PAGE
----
Herbicides continue to make a spectacular contribution to modern safe crop production. It is essential to understand how these compounds work in plants and their surroundings to properly facilitate the development of more effective and safer agrochemicals. This book provides that information in a succinct and user-friendly way. The second edition of this very well-received and highly thought of book has been fully up-dated with much new information of relevance to the subject, particularly in the areas of cell and molecular biology.

Herbicides: Physiology, Biochemistry, Ecology

Herbicides: Physiology, Biochemistry, Ecology
by N. London (Author)


good

HERBICIDES IN WAR

HERBICIDES IN WAR
by Westing Ar (Author)


Book by Westing Ar

Weeds: Friend or Foe?

Weeds: Friend or Foe?
by Sally Roth (Author)


The must-have book for every gardener. Learn to understand weeds through 300 full-color photographs and profiles of over 75 common garden weeds. This book has the definitive answers and practical guidance on determining if weeds are friend or foe.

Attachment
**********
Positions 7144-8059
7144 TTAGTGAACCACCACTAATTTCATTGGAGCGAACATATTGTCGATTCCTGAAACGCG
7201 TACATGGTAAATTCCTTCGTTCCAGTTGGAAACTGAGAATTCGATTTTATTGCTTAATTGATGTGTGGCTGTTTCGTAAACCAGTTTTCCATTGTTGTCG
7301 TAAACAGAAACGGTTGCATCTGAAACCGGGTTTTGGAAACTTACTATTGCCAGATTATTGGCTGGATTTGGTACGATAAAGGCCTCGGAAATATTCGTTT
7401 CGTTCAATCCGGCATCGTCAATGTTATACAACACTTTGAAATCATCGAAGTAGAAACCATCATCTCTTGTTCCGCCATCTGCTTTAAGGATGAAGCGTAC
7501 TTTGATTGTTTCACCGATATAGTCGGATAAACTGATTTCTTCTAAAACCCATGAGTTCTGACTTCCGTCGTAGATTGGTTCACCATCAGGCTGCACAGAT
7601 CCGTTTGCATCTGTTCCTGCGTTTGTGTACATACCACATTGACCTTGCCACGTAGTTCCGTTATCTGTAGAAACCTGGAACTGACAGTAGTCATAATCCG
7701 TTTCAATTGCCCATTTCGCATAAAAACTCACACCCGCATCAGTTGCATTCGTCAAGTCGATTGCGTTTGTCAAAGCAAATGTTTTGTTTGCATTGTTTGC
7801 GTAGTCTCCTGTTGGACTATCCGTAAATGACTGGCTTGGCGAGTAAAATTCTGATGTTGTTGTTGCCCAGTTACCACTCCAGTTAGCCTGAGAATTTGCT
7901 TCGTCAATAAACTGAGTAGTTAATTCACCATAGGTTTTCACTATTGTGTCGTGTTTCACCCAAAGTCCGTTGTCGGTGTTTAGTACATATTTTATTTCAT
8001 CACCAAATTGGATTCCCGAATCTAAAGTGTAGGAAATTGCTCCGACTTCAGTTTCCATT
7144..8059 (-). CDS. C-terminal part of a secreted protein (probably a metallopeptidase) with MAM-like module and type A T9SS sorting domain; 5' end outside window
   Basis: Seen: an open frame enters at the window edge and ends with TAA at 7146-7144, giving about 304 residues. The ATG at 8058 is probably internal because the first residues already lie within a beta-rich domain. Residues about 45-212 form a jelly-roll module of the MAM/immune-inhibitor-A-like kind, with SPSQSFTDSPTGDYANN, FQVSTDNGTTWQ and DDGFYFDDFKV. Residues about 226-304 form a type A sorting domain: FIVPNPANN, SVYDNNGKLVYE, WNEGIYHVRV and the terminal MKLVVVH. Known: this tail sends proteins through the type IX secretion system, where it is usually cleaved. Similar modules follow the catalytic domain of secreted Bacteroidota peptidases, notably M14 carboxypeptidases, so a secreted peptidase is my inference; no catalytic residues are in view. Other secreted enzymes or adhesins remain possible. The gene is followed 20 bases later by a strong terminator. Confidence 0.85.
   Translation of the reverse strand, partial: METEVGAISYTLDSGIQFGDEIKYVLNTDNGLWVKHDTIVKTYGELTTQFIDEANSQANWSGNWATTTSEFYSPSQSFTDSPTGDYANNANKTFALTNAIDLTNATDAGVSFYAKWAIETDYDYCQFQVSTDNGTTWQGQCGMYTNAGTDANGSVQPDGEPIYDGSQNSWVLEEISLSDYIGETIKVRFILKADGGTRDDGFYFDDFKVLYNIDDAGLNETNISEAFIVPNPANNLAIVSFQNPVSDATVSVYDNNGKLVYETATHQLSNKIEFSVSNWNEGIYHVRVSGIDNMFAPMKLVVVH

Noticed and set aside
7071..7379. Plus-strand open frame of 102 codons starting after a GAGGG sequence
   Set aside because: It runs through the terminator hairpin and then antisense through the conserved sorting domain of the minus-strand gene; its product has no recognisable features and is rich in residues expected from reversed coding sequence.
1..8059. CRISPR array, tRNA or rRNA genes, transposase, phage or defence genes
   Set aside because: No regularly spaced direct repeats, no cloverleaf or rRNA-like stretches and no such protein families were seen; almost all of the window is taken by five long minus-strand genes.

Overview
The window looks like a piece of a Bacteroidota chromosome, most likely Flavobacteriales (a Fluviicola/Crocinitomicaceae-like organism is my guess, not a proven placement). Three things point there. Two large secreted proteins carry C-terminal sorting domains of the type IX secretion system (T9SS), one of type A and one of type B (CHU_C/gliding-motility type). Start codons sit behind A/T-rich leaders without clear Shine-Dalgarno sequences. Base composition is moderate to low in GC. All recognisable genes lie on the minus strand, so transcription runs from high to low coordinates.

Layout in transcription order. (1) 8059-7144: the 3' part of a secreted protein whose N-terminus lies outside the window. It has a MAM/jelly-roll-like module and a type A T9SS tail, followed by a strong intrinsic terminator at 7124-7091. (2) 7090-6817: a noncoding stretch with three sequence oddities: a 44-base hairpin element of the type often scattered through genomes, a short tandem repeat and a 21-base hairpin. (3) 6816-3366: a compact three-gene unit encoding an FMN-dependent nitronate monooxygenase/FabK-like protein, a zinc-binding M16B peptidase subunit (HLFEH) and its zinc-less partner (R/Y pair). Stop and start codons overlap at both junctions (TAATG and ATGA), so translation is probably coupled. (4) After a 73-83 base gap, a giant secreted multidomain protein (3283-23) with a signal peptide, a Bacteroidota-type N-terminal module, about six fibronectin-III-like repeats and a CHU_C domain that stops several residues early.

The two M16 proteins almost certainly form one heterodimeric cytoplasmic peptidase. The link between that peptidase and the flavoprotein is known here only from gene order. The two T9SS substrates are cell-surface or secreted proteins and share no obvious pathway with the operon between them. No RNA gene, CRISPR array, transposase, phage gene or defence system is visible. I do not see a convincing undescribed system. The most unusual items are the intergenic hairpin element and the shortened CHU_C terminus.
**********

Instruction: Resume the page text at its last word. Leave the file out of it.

Guide to Herbicide Injury Symptoms in Corn with Look-Alike Symptoms

Guide to Herbicide Injury Symptoms in Corn with Look-Alike Symptoms
by Dr. James S. Ladlie (Author)




Herbicide Classes in Development: Mode of Action, Targets, Genetic Engineering, Chemistry

Herbicide Classes in Development: Mode of Action, Targets, Genetic Engineering, Chemistry
by Peter Böger (Editor), Ko Wakabayashi (Editor), Kenji Hirai (Editor)


Chemical pest control is in use in practically every country in the world since agrochemicals play a decisive role in ensuring food supply and protection against damage by pests, insects and pathogenic fungi. Particularly in the half­ century since World War II, food production has risen dramatically in most parts of the world. In the last 20 years, the yield of major crops has roughly doubled in Western agriculture and there is still the potential for further achievements, particularly in the developing countries. The world's cereal and rice production, now more than 2 billion tons/year, has to increase by 2. 4% annually to cope with the rising food demand caused mainly by the growing population and improvement of living standards in most of the developing countries. Such a demand for...

© 2017 BrightSurf.com